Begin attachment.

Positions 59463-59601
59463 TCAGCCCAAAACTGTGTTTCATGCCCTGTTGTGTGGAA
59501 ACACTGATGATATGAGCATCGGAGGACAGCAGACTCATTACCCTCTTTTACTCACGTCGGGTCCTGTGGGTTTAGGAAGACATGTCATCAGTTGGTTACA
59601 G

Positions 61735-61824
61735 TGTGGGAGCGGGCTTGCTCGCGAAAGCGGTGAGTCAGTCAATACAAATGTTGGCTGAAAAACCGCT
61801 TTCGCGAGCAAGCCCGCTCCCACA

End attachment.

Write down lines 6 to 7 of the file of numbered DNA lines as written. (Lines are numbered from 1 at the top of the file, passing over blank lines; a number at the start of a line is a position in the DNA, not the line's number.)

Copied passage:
61735 TGTGGGAGCGGGCTTGCTCGCGAAAGCGGTGAGTCAGTCAATACAAATGTTGGCTGAAAAACCGCT
61801 TTCGCGAGCAAGCCCGCTCCCACA